Photo Courtesy of Shutterstock/Susan Borsch

Families will love:

  • More than 130 trails
  • Reliably snowy conditions
  • Lots of family-friendly activities

In a word, Sunday River is about one thing: Snow. It's got it -- and often more of it, and sooner, than any other mountain in the East. Part of that powdery distinction has to do with the resort's location in the wild, far northern Maine's wild Western Lakes & Mountains region. But mostly, it has to do with the snow-making equipment that Sunday River invested in heavily ... more
In a word, Sunday River is about one thing: Snow. It's got it -- and often more of it, and sooner, than any other mountain in the East. Part of that powdery distinction has to do with the resort's location in the wild, far northern Maine's wild Western Lakes & Mountains region. But mostly, it has to do with the snow-making equipment that Sunday River invested in heavily since its earliest days. Opened in 1959, Sunday River was put on the map in the 1970s by legendary ski resort developer Les Otten, who doubled down on snow making as the key to the resort's success. Now, Sunday River has more snow-making equipment than any other mountain east of the Mississippi, with some 1900 guns ranged along 8 different peaks, 350 of which can blast out the white stuff at any one time.

Because of their expertise in snow making, Sunday River has for years been a reliable choice for the first mountain to open in the Northeast -- and sometimes the country. For the past five years, it has opened for business on or before Halloween, with the season extending into mid-April. That distinction makes it a perfect choice for families looking to pre-book skiing over the holidays, when the mountain is often running full-blast on several lifts when neighboring resorts are left praying to the snow gods.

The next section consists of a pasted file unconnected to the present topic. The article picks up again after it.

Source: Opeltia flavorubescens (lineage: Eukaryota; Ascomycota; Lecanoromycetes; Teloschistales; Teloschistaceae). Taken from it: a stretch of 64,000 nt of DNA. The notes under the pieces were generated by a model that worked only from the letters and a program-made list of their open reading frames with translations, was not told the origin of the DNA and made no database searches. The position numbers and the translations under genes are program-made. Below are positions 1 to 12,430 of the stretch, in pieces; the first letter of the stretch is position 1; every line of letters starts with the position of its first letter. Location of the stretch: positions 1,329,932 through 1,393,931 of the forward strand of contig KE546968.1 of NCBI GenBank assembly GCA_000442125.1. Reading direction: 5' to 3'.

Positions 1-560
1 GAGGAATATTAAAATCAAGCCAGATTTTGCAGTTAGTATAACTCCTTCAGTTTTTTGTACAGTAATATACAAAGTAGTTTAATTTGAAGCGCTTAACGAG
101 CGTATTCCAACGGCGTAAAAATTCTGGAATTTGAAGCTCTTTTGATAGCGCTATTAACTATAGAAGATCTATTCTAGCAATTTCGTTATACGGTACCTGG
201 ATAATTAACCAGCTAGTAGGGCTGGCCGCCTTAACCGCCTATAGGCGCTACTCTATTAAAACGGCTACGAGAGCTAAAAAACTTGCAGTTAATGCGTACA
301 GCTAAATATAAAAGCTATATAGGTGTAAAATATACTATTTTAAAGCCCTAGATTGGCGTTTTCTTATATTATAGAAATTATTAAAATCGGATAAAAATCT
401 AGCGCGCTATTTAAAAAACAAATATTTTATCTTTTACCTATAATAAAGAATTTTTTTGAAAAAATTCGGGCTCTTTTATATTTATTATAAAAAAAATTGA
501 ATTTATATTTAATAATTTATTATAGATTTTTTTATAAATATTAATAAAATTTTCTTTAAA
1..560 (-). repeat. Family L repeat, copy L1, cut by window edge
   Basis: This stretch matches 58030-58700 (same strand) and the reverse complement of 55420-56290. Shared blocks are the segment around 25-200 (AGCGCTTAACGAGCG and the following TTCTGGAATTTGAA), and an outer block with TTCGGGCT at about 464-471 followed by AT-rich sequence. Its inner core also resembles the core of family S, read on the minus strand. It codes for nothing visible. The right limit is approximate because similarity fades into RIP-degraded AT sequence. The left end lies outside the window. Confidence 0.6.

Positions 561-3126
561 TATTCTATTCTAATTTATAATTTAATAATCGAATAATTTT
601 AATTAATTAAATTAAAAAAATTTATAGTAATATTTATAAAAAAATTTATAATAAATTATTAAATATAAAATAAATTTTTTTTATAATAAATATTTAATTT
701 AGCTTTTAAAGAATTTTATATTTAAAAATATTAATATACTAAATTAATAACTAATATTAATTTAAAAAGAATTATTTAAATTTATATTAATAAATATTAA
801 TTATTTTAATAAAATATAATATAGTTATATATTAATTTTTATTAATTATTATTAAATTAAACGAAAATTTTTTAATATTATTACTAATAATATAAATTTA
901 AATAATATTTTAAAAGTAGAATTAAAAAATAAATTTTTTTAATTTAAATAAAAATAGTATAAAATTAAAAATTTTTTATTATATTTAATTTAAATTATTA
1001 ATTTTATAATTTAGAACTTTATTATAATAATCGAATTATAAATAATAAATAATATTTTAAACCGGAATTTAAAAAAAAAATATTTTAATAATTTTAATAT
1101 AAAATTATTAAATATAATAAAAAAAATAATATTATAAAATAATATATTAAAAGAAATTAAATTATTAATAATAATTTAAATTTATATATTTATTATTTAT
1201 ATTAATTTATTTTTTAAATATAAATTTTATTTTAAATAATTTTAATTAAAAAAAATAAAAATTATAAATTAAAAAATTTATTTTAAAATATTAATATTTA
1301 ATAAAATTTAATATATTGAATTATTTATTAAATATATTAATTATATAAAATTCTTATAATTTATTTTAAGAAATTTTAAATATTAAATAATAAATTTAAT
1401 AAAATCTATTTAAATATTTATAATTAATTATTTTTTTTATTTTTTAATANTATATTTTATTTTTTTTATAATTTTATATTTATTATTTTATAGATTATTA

Of course, all the snow in the world is no good without the terrain to put it on, and here Sunday River delivers. The mountain's eight peaks feature 132 trails, spread out over three miles from White Cap to the Jordan Bowl. While the advanced trails may not measure up to the most challenging in the East, there are more than enough black-diamonds to keep all but the most advanced skiers happy, and intermediates and beginners have a huge selection of blues and greens, many accessible from its two grand hotels and hundreds of ski-on/ski-off condos.

The convenience of slope-side lodging is a big plus for Sunday River -- but the resort offers the best of both worlds in its location a few minutes drive from the town of Bethel, an honest-to-goodness quaint New England village. The town is full of white-spire churches and cutesy independent boutiques and restaurants (to say nothing of a few notorious apres-ski bars) giving families the feeling that they are truly vacationing in back-country New England, not some soulless ski resort.

That combination of mega ski resort and authentic New England countryside has made Sunday River a winning formula for families for decades, and by all accounts the resort is only getting better. In 2007, Sunday River was acquired by the Boyne Resorts (which also owns neighboring Sugarloaf and New Hampshire's Loon Mountain), which promptly pumped some $30 million into improvements. The property installed its first chondula (part chair lift -- part gondola) and replaced all 16 lifts; created a four-season zip line course, renovated its hotels, and, of course, added even more snow-making equipment to ensure that Sunday River's reputation as the snowiest ski area in the East won't soon be beat.

Written by Michael Blanding less

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